The ever-evolving legal landscape surrounding marijuana legalization has in recent years continued to cloud the waters with respect to workplace drug testing programs. However, beyond the complex issue of whether employers must provide accommodations for medical users in states where marijuana is legal, employers must also remain vigilant in evaluating whether their drug testing policies run afoul of various anti-discrimination laws, such as the Americans with Disabilities Act (ADA).
Workplace drug testing programs based on urinalysis are particularly rife for potential issues. Liability under either the ADA or the Age Discrimination in Employment Act (ADEA) may arise with respect to both new hires subject to pre-employment drug screening and existing employees subject to post-hire drug testing. A potentially problematic scenario involves an employee being asked to provide a urine sample as part of a workplace drug screening program. The employee may take several minutes longer than expected to provide that urine sample. The individual tasked with collecting that sample, after several minutes, checks in with the employee to see if he or she is having any trouble. The employee still does not come out of the restroom. Eventually, the employee exits the restroom, having failed to provide a urine sample. In this hypothetical, the employee explains that he or she could not provide a urine sample due to a “shy bladder” or an undisclosed “medical condition.”
In this scenario, an employer very well may question whether the employee is trying to cover up drug usage. However, there are a number of reasons an individual may experience “bashful” or “shy bladder,” among them being a condition called paruresis, and another condition called benign prostatic hyperplasia (BPH) (a common condition that affects men as they age). Paruresis is a social anxiety disorder that affects an individual’s ability to urinate if other people are nearby, and is believed to affect approximately 20 million Americans. BPH, in turn, can block or restrict a man’s ability to urinate, including on command for a drug screen. Depending on the specific facts in a given situation, and the size of the organization, individuals affected by paruresis and/or BPH may potentially be covered by the ADA and/or the ADEA with respect to pre- and post-employment drug screening.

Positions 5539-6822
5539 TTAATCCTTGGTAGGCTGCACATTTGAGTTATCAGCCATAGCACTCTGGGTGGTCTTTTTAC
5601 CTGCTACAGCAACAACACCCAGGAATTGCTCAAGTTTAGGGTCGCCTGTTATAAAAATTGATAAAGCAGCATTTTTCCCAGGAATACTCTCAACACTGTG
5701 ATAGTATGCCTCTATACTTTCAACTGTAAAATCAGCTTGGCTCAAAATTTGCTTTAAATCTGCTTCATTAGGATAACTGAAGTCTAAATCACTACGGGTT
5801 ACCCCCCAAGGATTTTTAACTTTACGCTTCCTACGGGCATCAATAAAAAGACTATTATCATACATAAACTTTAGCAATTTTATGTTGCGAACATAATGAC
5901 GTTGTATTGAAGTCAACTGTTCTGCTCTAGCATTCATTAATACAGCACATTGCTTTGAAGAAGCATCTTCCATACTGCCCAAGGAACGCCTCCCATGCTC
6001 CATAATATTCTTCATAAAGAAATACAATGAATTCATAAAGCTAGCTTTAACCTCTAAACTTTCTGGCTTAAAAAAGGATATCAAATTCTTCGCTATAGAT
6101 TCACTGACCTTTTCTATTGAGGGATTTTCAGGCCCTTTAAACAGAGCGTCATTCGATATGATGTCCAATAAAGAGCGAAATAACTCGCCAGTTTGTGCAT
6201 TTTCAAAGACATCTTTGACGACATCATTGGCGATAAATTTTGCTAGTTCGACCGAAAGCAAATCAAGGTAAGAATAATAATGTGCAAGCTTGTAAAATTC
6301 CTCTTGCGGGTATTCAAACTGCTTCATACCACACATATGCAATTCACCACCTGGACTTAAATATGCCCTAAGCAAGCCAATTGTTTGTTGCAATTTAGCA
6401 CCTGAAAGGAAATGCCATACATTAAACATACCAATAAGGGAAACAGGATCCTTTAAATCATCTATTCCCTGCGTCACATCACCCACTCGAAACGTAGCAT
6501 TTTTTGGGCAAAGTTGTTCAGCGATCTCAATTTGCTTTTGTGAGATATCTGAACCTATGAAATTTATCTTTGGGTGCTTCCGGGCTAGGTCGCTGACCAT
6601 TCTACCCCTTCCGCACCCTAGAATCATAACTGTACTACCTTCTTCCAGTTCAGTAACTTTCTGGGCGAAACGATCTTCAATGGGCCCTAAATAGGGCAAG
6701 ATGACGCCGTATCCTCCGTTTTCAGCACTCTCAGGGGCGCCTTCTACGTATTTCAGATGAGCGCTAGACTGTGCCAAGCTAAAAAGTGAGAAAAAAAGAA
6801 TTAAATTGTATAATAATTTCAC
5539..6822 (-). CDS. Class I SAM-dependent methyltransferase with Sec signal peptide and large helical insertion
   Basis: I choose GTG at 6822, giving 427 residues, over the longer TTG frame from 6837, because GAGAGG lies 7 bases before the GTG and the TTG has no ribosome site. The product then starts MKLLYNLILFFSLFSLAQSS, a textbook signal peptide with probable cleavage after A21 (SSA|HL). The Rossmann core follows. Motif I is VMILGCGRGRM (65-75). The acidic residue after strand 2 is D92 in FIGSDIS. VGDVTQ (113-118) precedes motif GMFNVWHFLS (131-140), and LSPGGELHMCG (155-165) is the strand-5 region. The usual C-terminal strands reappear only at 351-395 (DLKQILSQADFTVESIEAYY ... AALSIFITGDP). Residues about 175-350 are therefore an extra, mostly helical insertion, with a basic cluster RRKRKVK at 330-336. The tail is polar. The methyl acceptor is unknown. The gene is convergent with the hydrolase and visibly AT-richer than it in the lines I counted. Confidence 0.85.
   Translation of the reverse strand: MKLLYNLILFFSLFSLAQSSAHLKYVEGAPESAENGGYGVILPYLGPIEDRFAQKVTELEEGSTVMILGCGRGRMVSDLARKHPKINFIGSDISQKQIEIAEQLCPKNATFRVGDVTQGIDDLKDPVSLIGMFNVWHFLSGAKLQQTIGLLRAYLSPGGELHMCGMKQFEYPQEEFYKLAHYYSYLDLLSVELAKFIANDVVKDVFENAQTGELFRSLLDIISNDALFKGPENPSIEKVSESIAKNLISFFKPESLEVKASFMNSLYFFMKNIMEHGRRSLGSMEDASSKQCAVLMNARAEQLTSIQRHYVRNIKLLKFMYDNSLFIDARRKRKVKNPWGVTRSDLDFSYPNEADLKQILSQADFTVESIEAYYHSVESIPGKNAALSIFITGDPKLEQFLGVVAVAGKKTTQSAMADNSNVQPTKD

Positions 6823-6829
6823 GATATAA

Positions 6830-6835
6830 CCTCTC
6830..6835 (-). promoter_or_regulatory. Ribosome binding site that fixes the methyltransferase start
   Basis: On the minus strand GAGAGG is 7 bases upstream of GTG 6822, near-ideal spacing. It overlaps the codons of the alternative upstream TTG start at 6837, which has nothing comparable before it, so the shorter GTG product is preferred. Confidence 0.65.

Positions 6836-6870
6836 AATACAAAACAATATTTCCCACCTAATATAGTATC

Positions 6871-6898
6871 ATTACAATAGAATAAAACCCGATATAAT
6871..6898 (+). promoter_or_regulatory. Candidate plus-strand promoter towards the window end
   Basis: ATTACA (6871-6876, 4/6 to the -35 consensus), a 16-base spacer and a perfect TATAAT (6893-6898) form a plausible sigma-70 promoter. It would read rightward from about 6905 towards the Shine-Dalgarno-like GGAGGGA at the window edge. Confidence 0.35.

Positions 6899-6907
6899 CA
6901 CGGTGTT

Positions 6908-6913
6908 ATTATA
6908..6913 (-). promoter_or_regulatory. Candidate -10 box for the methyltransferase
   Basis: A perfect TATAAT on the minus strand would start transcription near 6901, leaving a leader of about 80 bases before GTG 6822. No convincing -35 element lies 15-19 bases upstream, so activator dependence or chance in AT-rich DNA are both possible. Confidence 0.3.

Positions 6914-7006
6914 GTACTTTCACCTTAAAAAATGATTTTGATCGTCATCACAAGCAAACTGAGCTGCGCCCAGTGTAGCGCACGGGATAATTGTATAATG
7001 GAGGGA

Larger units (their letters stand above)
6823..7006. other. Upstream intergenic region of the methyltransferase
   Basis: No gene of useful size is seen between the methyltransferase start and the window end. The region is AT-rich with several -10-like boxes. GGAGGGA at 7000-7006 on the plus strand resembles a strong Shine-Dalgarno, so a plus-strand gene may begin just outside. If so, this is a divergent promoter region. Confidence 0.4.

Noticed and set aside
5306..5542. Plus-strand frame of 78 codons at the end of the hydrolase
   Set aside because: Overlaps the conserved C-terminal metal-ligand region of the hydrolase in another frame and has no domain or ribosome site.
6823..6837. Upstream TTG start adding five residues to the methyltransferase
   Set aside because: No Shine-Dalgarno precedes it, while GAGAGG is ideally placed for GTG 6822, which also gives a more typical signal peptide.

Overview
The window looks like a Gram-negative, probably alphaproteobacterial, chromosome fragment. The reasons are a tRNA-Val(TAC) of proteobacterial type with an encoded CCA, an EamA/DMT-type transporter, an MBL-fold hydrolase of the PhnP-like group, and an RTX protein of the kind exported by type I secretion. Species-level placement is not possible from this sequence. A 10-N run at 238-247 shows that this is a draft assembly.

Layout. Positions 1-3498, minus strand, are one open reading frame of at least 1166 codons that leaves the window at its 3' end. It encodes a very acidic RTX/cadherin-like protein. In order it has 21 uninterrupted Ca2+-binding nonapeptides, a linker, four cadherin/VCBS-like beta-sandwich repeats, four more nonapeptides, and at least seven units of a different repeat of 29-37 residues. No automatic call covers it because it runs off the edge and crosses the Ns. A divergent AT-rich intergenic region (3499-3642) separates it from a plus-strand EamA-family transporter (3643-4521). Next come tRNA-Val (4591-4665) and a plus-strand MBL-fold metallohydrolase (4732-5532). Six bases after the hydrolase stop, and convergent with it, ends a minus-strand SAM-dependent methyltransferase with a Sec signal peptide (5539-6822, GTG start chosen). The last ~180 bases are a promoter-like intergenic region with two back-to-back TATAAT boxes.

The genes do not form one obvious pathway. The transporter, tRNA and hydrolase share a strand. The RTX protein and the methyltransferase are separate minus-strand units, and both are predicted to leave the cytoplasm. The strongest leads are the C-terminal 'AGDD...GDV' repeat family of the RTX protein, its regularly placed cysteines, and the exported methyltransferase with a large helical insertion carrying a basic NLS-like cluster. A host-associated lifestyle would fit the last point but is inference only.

If a new or existing employee being subjected to a urinalysis-based drug test mentions a medical condition, an employer should treat that scenario like it would any other request for a disability accommodation. If a medical condition claim seems plausible under the circumstances, the employer should carefully consider the availability of a feasible alternative, including blood, saliva, or hair testing. The employer should also consider whether different conditions can be created that would allow the employee to provide a urine sample (i.e., a private restroom, or a longer timeframe in which to provide a sample). Employers are also entitled to request a doctor’s note providing support for the employee’s inability to provide a urine sample under standard drug testing conditions. As with any accommodation scenario, the key for risk mitigation is the given employer’s willingness to engage in the interactive process and be reasonably flexible.
Few courts have specifically addressed BPH or paruresis in the context of workplace drug testing, and there is no concrete guidance from the EEOC in this arena. With respect to paruresis in particular, several years ago the EEOC informally addressed whether the condition qualified as a disability for purposes of the 2009 Americans with Disabilities Amendments Act (ADAAA). The EEOC declined to reach a conclusion, but did note that bladder function is a “major life activity” under the ADAAA.
Because facts and circumstances vary widely, there is no one-size-fits-all approach to guaranteeing an employer is protected from ADA and/or ADEA claims with respect to its workplace drug screening program. In light of that fact, employers should consult regularly with experienced counsel to make sure they stay abreast of current legal developments and requirements, and to ensure that their workplace drug testing programs comply with applicable laws.